Someone Won the Race for Abuse-Deterrent Hydrocodone Bitartrate Single Ingredient Tablets!

With all of the publicity (mostly negative) about the approval of the first (non-abuse-deterrent) hydrocodone bitartrate single entity extended-release (ER) product, Zohydro, by Zogenix, the race was on for the development of an abuse-deterrent formulation.  On November 20, 2014, Purdue Pharma won that race with the approval of Hysingla (hydrocodone bitartrate) ER-Tablets with abuse-deterrent properties.  Purdue obtained approval for 20 mg, 30 mg, 40 mg, 60 mg, 80 mg, 100mg, and 120 mg tablets.

The FDA announcement states:  “Hysingla ER has properties that are expected to reduce, but not totally prevent, abuse of the drug when chewed and then taken orally, or crushed and snorted or injected. The tablet is difficult to crush, break or dissolve. It also forms a viscous hydrogel (thick gel) and cannot be easily prepared for injection. The FDA has determined that the physical and chemical properties of Hysingla ER are expected to make abuse by these routes difficult. However, abuse of Hysingla ER by these routes is still possible. It is important to note that taking too much Hysingla ER, whether by intentional abuse or by accident, can cause an overdose that may result in death.”

The Purdue product labeling contains a significant amount of information on the testing results relative to the liking studies performed on the product and has a fair amount of information relative to the abuse-deterrent properties of the product.  This is the fourth in what will likely be a string of abuse-deterrent products approved by the FDA.  While the jury is still out on how effective these products are in reducing abuse, the FDA appears to be moving full steam ahead in this direction.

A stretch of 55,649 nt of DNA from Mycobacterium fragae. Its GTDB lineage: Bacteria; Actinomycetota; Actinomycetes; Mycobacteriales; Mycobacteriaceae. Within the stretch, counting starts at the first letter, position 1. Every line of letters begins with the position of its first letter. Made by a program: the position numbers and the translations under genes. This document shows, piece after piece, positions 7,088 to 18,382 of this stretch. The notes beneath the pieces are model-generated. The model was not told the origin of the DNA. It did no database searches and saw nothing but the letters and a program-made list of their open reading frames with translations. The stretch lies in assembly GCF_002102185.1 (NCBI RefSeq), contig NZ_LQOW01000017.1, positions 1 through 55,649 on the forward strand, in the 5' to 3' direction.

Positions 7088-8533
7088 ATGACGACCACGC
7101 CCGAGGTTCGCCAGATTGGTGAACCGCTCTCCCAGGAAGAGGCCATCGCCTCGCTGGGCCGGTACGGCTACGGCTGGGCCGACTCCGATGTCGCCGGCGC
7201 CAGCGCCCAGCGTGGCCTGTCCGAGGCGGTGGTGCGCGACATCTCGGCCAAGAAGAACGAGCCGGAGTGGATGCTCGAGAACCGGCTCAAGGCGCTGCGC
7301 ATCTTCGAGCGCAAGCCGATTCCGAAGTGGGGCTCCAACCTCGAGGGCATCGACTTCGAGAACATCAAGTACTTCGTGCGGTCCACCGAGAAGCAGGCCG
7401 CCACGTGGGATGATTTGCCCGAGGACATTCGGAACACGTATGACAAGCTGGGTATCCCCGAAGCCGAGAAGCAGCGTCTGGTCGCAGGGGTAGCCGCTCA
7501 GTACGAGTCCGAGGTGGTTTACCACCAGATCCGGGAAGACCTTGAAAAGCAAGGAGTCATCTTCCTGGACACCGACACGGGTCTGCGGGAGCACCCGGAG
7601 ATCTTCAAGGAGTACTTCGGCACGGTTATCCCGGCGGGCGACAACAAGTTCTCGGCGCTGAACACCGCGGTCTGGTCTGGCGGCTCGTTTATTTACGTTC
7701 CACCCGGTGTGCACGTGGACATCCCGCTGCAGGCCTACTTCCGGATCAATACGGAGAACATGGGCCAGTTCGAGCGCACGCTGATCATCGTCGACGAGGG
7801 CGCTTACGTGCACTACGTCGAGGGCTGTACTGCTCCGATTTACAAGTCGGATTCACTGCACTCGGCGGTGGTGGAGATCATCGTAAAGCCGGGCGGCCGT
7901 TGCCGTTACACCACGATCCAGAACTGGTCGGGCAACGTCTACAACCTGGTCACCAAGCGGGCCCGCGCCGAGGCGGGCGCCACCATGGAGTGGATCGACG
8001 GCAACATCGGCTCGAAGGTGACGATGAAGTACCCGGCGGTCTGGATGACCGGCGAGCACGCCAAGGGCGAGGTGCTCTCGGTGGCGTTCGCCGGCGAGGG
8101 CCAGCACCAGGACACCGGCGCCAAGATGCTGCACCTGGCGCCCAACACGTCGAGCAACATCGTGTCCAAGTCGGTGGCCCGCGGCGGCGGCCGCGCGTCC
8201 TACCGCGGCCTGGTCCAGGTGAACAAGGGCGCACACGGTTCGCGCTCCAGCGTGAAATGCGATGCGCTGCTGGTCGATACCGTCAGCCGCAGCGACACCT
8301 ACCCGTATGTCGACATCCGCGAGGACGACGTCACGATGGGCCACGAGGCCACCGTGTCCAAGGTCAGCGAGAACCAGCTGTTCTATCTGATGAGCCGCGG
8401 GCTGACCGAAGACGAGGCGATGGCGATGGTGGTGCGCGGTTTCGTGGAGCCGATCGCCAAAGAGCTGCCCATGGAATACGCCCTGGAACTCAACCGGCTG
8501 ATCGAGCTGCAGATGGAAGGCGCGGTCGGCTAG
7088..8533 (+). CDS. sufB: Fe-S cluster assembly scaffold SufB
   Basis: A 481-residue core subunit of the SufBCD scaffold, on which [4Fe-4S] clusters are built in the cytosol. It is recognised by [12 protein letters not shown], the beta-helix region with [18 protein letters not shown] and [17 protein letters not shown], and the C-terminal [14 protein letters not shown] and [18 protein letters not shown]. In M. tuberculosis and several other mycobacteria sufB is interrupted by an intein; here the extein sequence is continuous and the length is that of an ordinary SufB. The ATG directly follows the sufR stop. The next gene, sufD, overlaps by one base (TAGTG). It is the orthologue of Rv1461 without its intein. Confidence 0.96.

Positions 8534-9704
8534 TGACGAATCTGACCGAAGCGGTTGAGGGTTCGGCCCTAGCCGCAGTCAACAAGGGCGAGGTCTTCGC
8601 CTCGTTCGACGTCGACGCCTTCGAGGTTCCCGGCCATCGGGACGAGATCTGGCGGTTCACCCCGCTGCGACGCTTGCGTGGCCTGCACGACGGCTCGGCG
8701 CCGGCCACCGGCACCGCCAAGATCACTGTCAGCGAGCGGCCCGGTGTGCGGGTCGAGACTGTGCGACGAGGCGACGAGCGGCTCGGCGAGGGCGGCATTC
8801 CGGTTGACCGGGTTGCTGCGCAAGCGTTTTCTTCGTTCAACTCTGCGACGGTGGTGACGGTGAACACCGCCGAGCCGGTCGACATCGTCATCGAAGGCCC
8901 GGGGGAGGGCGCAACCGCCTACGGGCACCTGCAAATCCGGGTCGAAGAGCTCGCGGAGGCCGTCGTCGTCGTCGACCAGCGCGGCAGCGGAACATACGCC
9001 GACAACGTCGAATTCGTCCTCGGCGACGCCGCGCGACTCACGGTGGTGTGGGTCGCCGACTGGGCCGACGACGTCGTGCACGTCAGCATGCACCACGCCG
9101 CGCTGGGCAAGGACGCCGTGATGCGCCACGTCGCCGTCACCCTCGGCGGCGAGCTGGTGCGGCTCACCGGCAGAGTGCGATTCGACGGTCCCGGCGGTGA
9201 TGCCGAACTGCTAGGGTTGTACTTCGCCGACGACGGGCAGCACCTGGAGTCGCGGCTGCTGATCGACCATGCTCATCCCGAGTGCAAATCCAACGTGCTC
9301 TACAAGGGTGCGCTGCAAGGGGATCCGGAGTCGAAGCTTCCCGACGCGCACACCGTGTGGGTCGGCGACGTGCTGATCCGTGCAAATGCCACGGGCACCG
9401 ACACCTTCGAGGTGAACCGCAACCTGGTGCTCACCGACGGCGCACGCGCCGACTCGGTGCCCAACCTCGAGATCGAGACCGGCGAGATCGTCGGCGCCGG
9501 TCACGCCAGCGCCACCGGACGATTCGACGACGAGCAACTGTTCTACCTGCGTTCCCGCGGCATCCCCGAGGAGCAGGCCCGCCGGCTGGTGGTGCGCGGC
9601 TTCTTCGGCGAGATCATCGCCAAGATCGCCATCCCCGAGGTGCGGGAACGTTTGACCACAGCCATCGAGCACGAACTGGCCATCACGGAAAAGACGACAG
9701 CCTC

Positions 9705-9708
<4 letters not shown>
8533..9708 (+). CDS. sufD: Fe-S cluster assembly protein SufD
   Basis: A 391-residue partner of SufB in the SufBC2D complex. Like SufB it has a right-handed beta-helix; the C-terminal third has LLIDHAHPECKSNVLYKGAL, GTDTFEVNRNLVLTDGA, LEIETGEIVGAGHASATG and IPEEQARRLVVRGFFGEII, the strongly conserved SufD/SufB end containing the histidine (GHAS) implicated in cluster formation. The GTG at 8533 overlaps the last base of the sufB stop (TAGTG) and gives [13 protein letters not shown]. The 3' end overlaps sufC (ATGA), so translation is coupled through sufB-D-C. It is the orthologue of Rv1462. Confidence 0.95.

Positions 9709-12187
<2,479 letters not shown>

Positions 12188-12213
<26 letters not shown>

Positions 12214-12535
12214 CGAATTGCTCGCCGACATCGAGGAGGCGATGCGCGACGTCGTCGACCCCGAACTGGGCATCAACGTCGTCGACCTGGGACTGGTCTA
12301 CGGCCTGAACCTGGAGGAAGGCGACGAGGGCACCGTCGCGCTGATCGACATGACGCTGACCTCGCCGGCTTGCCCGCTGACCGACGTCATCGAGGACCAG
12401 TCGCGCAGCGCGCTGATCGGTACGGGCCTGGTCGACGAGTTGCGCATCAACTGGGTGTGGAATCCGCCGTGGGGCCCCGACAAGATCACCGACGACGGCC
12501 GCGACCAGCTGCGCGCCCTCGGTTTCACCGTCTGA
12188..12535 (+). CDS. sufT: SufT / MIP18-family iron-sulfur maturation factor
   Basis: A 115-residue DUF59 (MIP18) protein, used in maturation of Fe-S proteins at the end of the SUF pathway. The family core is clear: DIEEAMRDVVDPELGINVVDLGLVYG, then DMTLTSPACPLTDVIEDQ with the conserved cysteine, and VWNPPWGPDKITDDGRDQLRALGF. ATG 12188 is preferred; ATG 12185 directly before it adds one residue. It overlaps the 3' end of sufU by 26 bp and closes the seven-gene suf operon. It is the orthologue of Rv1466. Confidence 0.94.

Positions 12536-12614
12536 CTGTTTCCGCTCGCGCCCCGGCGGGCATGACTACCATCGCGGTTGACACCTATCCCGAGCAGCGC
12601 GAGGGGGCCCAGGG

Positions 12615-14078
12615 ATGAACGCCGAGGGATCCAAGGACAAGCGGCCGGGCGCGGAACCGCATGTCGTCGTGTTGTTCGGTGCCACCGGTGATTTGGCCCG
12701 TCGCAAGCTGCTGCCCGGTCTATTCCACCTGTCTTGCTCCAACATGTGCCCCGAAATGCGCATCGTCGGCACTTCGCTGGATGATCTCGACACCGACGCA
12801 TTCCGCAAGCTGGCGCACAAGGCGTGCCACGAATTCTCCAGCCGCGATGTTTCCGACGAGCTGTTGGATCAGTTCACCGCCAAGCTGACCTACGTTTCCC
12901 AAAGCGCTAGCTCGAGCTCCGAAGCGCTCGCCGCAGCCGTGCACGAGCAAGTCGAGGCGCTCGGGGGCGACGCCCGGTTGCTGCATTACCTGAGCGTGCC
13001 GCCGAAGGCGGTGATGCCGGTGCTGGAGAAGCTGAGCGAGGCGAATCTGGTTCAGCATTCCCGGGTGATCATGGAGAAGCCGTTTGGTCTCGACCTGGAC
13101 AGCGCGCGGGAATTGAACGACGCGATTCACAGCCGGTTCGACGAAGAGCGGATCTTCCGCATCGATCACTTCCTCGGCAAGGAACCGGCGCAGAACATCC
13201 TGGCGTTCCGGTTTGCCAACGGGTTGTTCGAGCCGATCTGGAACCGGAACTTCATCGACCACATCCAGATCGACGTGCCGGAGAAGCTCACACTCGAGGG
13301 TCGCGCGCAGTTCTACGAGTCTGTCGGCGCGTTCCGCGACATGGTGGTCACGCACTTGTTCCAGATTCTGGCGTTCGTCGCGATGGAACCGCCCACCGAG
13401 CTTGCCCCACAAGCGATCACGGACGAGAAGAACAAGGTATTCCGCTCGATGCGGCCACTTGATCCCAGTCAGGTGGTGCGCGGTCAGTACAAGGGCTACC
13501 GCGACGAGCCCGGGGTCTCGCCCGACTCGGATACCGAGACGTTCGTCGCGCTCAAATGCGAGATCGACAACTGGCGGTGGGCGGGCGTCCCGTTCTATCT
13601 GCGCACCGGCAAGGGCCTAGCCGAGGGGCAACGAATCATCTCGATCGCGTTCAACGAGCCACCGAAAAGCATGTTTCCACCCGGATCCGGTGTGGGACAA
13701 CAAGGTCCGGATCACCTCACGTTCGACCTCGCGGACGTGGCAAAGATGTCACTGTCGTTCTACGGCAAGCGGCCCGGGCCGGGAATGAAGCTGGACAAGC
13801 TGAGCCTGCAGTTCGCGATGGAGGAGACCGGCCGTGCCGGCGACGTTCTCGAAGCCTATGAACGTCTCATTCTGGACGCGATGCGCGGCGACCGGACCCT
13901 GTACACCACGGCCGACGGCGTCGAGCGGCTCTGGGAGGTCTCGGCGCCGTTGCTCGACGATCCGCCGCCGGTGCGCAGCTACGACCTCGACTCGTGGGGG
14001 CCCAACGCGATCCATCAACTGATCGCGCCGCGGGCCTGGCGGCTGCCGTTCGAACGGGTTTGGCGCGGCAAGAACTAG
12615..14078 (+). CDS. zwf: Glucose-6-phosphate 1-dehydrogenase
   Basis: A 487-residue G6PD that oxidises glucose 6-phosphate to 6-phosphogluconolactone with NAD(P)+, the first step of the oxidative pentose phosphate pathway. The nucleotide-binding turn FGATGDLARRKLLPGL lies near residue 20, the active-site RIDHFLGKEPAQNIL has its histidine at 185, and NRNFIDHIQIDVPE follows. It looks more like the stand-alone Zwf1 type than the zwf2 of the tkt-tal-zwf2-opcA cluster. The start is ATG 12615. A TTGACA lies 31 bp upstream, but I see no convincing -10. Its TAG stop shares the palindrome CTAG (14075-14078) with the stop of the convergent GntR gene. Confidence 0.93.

Questions of what will happen to the non-abuse-deterrent Zohydro product while the firm’s abuse-deterrent product remains under FDA review (as reported in the media) remains to be seen.  If I had to guess, I would say the FDA is unlikely to take enforcement action and try to remove the product since the new product will likely replace the non-abuse-deterrent product in the marketplace.  The only unanswered question really is, what will the FDA do if it does not make a determination that the new Zohydro abuse-deterrent product formulation meets the FDA guidance requirements?

The link to the FDA announcement for the approval of Purdue’s Hysingla product and other FDA information on the product may be found here.